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War and Peace in the Nuclear Age; Dawn; Interview with Denis Rickett, 1986

Part of War and Peace in the Nuclear Age.

03/24/1986

Denis Rickett was a member of the British war cabinet during World War II, and the Principal Private Secretary to Prime Minister Attlee from 1950-1951. He recalls his membership on an advisory committee that was set up to review the MAUD report, and that determined that building a British bomb was not only feasible but should be given the highest priority. The question confronting the British, he remembers, was whether to work independently or join in the Manhattan Project. He discusses the informal Quebec agreement between London and Washington under which both sides promised never to use atomic weapons against each other, or against another target without the agreement of both allies. Asked about the application of the agreement with respect to Japan, Lord Rickett recalls that Churchill did not feel he could say no to Truman after all the United States had invested in the project. He discusses Churchill’s views on the bomb generally, and some of Britain’s concerns about nuclear weapons after the war: namely, their interest in trying to get the U.S. to agree to the fullest possible exchange of information with London, and also to work toward the principles of the Acheson-Lilienthal Report on the international control of atomic weapons. He mentions Niels Bohr’s idea to share all nuclear secrets with the Soviets as a way to break through to a new plane of international cooperation, but notes that this was utterly at odds with Churchill’s thinking. He moves on to discuss the Baruch Plan and British views of its feasibility, concluding that an international control regime was not fully realistic, which implied (to use Churchill’s phrase) that a balance of terror would result instead.


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Series
War and Peace in the Nuclear Age
Program
Dawn
Program Number

101

Title

Interview with Denis Rickett, 1986

Series Description

The first atomic explosion in the New Mexico desert on July 16, 1945, changed the world forever. This series chronicles these changes and the history of a new era. It traces the development of nuclear weapons, the evolution of nuclear strategy, and the politics of a world with the power to destroy itself.

In thirteen one-hour programs that combine historic footage and recent interviews with key American, Soviet, and European participants, the nuclear age unfolds: the origin and evolution of nuclear weapons; the people of the past who have shaped the events of the present; the ideas and issues that political leaders, scientists, and the public at large must confront, and the prospects for the future. Nuclear Age highlights the profound changes in contemporary thinking imposed by the advent of nuclear weapons. Series release date: 1/1989

Program Description

Amid the violence, fear and desperation of World War II, nuclear weapons are created and used for the first time.

“Dawn” traces the development of the first atomic bomb, from 1932 with the ominous rumblings that led to World War II and the ground-breaking scientific experiments that led to the bomb. Atomic physicist Victor Weisskopf explains, “we did not think at all that this business would have any direct connection with politics, or with humanity.” The frantic rush by American scientists who feared the Nazis were ahead of them and the first nuclear explosion in the New Mexico desert on July 16, 1945 are described by eyewitnesses. Physicist Philip Morrison was ten miles away from the blast and will never forget the heat on his face. “Dawn” concludes with the failure of the first attempts to reach agreement on international control of atomic weapons after the war.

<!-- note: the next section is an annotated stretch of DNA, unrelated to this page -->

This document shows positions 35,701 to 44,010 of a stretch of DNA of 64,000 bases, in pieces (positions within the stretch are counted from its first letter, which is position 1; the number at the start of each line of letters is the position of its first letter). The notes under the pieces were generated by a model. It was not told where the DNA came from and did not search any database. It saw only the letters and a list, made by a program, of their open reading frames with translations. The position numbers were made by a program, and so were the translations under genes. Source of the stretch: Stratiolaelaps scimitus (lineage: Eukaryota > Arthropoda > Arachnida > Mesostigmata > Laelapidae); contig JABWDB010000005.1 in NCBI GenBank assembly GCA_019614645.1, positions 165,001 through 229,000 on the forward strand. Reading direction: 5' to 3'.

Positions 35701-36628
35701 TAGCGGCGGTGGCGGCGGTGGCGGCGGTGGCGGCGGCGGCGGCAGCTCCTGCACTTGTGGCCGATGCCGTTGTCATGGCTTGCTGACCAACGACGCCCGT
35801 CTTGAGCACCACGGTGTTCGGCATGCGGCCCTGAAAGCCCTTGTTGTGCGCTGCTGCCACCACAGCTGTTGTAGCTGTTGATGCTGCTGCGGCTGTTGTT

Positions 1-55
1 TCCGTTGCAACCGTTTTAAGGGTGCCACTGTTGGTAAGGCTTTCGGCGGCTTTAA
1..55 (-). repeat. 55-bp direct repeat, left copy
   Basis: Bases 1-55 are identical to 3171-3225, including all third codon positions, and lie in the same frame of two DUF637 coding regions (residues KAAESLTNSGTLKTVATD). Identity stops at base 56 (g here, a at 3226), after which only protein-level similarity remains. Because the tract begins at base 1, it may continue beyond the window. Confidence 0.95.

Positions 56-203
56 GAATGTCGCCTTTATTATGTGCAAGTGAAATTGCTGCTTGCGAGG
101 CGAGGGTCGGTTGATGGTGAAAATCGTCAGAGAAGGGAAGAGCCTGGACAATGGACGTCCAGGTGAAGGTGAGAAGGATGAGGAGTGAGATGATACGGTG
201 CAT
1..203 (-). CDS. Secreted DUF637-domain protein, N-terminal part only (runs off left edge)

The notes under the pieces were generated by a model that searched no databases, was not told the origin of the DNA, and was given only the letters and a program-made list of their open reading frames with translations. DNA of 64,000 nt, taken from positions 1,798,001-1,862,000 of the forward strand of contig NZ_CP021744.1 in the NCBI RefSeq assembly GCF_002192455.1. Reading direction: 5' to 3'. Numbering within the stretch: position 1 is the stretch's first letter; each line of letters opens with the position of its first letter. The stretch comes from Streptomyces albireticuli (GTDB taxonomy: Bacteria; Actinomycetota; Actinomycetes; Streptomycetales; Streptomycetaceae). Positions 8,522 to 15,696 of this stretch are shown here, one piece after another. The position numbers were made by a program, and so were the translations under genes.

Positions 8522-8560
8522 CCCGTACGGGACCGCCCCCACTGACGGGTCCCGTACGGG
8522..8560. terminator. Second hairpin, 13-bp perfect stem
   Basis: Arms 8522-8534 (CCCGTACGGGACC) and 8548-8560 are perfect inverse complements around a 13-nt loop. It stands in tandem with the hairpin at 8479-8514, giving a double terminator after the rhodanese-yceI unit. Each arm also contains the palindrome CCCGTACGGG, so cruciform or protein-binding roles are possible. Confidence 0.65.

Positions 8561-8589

Duration

00:59:15

Asset Type

Raw video

Media Type

Video

Subjects
Byrnes, James F. (James Francis), 1882-1972
Hankey, Maurice Pascal Alers Hankey, Baron, 1877-1963
Churchill, Winston, 1874-1965
World War II
Fuchs, Klaus Emil Julius, 1911-1988
Nuclear energy
Truman, Harry S., 1884-1972
United States
First strike (Nuclear strategy)
King, William Lyon Mackenzie, 1874-1950
Canada
Espionage
Nuclear weapons
Baruch Plan (1946)
Hiroshima-shi (Japan) -- History -- Bombardment, 1945
Deterrence (Strategy)
Groves, Leslie Richard
Great Britain
United Nations
Attlee, C. R. (Clement Richard), 1883-1967
Bohr, Niels, 1885-1962
Genres
Documentary
Topics
War and Conflict
Science
History
Global Affairs
Contributors
Rickett, Sir Denis Hubert Fletcher (1907-1997) (Interviewee)
Publication Information
WGBH Educational Foundation
Citation
Chicago: “War and Peace in the Nuclear Age; Dawn; Interview with Denis Rickett, 1986,” 03/24/1986, WGBH Media Library & Archives, accessed December 5, 2016, http://openvault.wgbh.org/catalog/V_A0A7A44C247842F5BBAA4487B9BE1B03.
MLA: “War and Peace in the Nuclear Age; Dawn; Interview with Denis Rickett, 1986.” 03/24/1986. WGBH Media Library & Archives. Web. December 5, 2016. <http://openvault.wgbh.org/catalog/V_A0A7A44C247842F5BBAA4487B9BE1B03>.
APA: War and Peace in the Nuclear Age; Dawn; Interview with Denis Rickett, 1986. Boston, MA: WGBH Media Library & Archives. Retrieved from http://openvault.wgbh.org/catalog/V_A0A7A44C247842F5BBAA4487B9BE1B03
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